Positive Mg balance is achieved when the body retains some of the magnesium that is consumed, rather than eliminating an amount equal to the amount ingested and absorbed. The retained Mg participates in building healthy new tissue, a state that is called anabolism. This is the condition found in pregnant and nursing mothers, in those who have not reached full growth and maturation and in athletes who are developing their musculature. It is also the state of people recovering from illness, surgery or accidental trauma. A positive Mg balance indicates that this vital mineral is being used in the formation of the proteins of muscles, whether of our limbs, heart, arteries, kidneys and hormones. Mg is also necessary to form normal bones to convert vitamin D to one of the hormones needed for utilization of Ca, which is the major structural component of bone. Less widely considered is the role of Mg in forming the organic portion of bone (bone matrix) that prevents brittleness and protects against fractures.
To attain positive Mg balance, its daily intake must be optimal adequate to meet special requirements. The amount needed by those undergoing growth and development, repair or participating in strenuous exercise is greater than the amount needed by adults living sedentary lives. Even the recently increased RDAs are unlikely to be optimal for individuals with such special needs. Adolescent boys and girls, especially those engaged in athletics, can require as much as 7-10 mg/kg/day. Pregnant women, particularly those with more than one fetus, those who have undergone frequent pregnancies, or who themselves have not attained full growth, have high Mg requirements at least 450 mg/day or possibly up to 15 mg/kg/day. Growing and developing infants and children are also in need of high daily intakes of Mg.

Calcium, Phosphate and Vitamin D
Mg intakes have fallen slightly over the twentieth century in the United States, but the Ca/Mg dietary ratio, which was about 2/1 in the first quarter of the century,30 has risen and the RDAs for Ca and vitamin D (the vitamin that increases Ca absorption) have been increased. These are nutrients that have been shown to interfere with Mg retention yet require Mg for their normal utilization. Phosphate intake has also risen as a result of its addition to processed foods and soft drinks and this also interferes with magnesium absorption. The RDAs for Ca and phosphate are given as 1000 mg/day each in the 1997 book that raised the RDA for Mg to a lesser degree.4 The tolerable upper level (UL) for Ca is given as 2500 mg, for phosphate as 3500 mg and for vitamin D as 2000 units. However, the UL for Mg supplements is limited to 350 Mg, which, added to that in food and water, might increase the daily Mg intake to about 650 mg. For those accepting the upper limit as desirable, unphysiologic Ca/Mg ratios can result. The high tolerable upper limit for Ca, phosphate and vitamin D can intensify Mg deficiency.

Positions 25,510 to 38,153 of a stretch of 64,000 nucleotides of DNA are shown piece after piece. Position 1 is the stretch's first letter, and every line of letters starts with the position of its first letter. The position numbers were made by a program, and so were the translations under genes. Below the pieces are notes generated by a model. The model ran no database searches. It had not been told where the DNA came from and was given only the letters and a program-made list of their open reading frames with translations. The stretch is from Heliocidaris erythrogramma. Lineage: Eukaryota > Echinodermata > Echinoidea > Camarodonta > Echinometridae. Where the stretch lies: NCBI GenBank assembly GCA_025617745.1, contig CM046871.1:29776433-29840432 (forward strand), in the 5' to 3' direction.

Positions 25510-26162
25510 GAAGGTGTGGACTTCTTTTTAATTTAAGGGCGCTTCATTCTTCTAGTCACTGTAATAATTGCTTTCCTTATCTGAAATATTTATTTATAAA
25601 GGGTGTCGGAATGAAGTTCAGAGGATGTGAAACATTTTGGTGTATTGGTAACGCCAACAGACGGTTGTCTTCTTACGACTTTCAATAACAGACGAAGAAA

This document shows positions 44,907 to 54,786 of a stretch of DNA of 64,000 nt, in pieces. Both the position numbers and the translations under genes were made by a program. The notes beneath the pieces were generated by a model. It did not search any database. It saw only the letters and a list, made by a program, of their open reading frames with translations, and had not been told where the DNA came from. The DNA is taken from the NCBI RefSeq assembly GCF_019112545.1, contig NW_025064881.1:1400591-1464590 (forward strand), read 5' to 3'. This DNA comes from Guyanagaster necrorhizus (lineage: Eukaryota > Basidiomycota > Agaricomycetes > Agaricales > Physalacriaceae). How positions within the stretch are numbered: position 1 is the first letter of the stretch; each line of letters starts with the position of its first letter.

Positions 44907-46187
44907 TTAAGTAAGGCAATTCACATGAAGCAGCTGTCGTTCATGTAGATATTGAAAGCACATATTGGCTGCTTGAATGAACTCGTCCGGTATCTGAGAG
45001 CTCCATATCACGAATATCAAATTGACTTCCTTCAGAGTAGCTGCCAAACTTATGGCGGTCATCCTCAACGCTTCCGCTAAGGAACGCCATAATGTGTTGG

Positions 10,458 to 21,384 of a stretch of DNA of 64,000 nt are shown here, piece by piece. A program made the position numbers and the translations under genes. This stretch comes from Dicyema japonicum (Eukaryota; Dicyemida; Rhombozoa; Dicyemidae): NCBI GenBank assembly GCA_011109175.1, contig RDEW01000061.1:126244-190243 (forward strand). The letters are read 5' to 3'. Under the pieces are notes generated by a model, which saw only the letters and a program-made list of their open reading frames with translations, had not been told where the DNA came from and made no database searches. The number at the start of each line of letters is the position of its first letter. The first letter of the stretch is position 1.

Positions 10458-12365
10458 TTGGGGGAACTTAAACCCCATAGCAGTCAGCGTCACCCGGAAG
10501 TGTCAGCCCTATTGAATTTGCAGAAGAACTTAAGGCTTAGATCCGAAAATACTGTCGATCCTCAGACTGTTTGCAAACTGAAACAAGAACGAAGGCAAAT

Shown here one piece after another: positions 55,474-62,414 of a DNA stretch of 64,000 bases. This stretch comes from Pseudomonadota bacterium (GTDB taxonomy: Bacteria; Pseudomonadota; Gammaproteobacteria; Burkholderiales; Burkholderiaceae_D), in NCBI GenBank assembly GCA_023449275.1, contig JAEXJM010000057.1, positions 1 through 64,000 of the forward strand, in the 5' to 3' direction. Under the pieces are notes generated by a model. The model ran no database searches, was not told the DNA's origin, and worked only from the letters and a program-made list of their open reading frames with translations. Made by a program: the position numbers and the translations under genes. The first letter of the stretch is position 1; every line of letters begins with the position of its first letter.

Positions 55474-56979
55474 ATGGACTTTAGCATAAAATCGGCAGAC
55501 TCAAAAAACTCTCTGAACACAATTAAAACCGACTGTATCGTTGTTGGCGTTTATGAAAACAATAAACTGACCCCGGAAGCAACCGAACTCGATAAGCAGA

Carefully done human metabolic studies have verified that high Ca/Mg and phosphate/Mg dietary intakes (within the limits of usual diets and below the ULs cited by the Food and Nutrition Board) have been shown to cause negative Mg balance. Compilation and analysis of early extensive magnesium balance studies of normal young adults showed that at Mg intakes below 5 mg/kg/day, negative balances of both Mg and Ca develop when Ca intakes are not particularly high.1, 32 On Mg intakes below 300 mg/day, Mg balances were consistently either negative or barely in balance at Ca intakes of 1 g/day. At 5-6 mg/kg/day of Mg, Ca intakes below 1 g/day allowed for positive Mg balances, that Ca intakes above 1 g/day diminished. Very high Ca intakes can result in negative Mg balance if Mg intake is low. The Ca balance is positive with high Ca/Mg dietary ratios, but in such a circumstance, the Ca deposition can be in the soft tissues such as the arteries and kidneys, as well as in bone. High Mg intakes do not interfere with Ca retention and improve Ca retention unless Ca intake is very low. This is implemented by the favorable effect Mg has on the hormones that control Ca absorption and its metabolism.